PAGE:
Aquaman Comics Reboot Just in Time For New Movie Fans

Warning: SPOILERS for Drowned and Aquaman #43

A new creative team on DC's Aquaman comic book has softly rebooted the series, crafting a perfect entry point for fans of the new movie, who will leave the theater eager to dive into the world of Aquaman comics. While DC Comics hasn't completely revamped the concept of Aquaman, or rewritten reality to make the world of the comics more like that of the movie, the latest issue still offers a decidedly different, but equally fresh start for Arthur Curry.

The past year has seen great turmoil in Atlantis, with both a civil war (which ended with Mera as the new Queen) and a magical mishap forcibly raising Atlantis above the waves. This acted as a prelude to an even bigger event in DC's Drowned Earth - a crossover event between the Aquaman and Justice League comics, transforming most of Earth's population into fish people. Luckily, The Drowned Earth ended with Atlantis restored to its proper place on the ocean floor and Mera's throne secured. But Aquaman? He died to save all of reality.

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Aquaman #43 reveals that Arthur Curry survived his noble attempt at self-sacrifice, having emerged in another dimension with no memory of his past life. He is also unrecognized by the people already living in 'the Village of Unspoken Water' - the small fisherman town where Arthur is found in the surf by a young woman named Caille. The amnesiac hero has taken on the name of Andy by the time this story begins, having quickly found a place as an odd-job man among the villagers, though Caille, who acts a priestess of sorts to the community, believes the young man has been sent by the sea to act as its champion.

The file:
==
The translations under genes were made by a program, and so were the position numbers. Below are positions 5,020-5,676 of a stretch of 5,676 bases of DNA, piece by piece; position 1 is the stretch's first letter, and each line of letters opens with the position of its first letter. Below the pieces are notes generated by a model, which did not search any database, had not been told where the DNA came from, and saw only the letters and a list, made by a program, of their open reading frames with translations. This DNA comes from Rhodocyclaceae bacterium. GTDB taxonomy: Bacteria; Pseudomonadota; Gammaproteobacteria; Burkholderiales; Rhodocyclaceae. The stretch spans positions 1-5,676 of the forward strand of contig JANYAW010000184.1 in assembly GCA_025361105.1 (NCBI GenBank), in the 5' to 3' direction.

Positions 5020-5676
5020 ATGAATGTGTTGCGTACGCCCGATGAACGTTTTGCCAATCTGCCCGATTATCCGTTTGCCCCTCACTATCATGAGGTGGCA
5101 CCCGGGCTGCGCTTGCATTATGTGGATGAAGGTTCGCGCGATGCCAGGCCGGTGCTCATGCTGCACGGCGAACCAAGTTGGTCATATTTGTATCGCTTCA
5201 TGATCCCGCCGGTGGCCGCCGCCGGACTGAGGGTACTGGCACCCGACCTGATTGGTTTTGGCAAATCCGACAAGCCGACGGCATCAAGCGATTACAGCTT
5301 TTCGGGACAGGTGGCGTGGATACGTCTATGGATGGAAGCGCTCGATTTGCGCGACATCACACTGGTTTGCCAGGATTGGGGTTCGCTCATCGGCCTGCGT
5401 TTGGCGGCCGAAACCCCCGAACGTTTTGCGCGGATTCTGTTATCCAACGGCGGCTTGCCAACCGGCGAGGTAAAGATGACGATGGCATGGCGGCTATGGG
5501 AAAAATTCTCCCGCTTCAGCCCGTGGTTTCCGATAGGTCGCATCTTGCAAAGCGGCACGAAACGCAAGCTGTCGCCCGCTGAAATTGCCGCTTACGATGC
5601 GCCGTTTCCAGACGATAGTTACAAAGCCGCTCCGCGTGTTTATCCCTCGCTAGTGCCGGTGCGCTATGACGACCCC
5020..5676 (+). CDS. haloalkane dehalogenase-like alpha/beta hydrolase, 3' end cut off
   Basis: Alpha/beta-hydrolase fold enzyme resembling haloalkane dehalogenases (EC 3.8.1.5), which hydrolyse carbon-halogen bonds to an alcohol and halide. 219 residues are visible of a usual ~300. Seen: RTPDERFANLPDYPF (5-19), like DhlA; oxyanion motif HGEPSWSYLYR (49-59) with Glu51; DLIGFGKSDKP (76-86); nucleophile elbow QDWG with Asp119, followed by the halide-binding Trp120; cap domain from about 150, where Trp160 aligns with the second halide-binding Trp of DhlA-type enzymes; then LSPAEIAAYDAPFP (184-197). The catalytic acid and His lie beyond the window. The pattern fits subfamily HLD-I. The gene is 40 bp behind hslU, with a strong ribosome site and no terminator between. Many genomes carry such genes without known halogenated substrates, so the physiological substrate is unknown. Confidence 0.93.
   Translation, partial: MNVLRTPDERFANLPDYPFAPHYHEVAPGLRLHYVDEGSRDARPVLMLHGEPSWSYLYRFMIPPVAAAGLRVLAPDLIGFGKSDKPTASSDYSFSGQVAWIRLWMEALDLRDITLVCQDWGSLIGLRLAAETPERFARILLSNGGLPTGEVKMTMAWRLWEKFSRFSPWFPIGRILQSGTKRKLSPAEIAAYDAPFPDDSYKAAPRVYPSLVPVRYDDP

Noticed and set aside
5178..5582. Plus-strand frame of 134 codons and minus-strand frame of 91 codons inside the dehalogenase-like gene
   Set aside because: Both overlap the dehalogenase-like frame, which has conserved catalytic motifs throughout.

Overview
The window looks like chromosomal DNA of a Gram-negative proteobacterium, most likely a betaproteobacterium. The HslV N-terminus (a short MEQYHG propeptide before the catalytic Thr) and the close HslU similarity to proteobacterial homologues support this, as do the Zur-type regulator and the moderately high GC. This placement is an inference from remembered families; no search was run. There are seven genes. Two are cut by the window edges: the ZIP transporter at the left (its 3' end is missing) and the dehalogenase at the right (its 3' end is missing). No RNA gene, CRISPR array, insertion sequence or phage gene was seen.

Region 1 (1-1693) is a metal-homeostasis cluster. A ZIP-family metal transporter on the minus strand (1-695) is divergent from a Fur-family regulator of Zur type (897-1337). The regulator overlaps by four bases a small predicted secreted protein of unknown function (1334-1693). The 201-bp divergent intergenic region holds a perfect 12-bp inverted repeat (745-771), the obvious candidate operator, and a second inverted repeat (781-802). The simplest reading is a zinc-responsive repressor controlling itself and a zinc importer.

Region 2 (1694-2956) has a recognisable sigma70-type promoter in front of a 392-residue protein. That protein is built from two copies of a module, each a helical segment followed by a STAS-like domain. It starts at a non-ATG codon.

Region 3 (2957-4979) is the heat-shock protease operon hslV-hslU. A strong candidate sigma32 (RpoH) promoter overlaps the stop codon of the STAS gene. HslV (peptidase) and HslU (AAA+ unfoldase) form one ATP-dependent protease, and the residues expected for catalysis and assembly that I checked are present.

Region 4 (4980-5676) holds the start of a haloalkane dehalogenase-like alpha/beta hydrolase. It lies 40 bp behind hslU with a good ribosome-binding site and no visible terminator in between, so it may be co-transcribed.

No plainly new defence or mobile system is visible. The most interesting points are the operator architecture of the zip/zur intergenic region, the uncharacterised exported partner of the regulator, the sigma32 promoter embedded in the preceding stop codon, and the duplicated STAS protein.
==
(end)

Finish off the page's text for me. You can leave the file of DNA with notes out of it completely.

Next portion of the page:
This brave new direction for Aquaman comes at the hands of a time-tested and critically acclaimed creative team. Writer Kelly Sue DeConnick is best known for her work with Captain Marvel, which has heavily influenced the upcoming movie based around the character of Carol Danvers. She has also found acclaim among manga readers for her translations of series such as Fruits Basket and Black Cat. Penciler Robson Rocha and inker Daniel Henriques have long careers as individual artists at DC Comics and have worked together previously on Green Lanterns and Supergirl. The book's art team is rounded by Avengers colorist Sunny Gho and veteran letterer Clayton Cowles.

Though presenting a radically different world than the exotic vision of Atlantis offered by the Aquaman film, this revamp proves an excellent entry point to the Aquaman comics. Those who enjoyed the movie who are curious about the comics can rest assured that Aquaman #43 will offer them a safe harbor free from the rough seas of continuity. The book is easily accessible to new fish and old salts alike, making it one to pick up the next time you set sail for the comic shop.

Aquaman #43 is now available from DC Comics.

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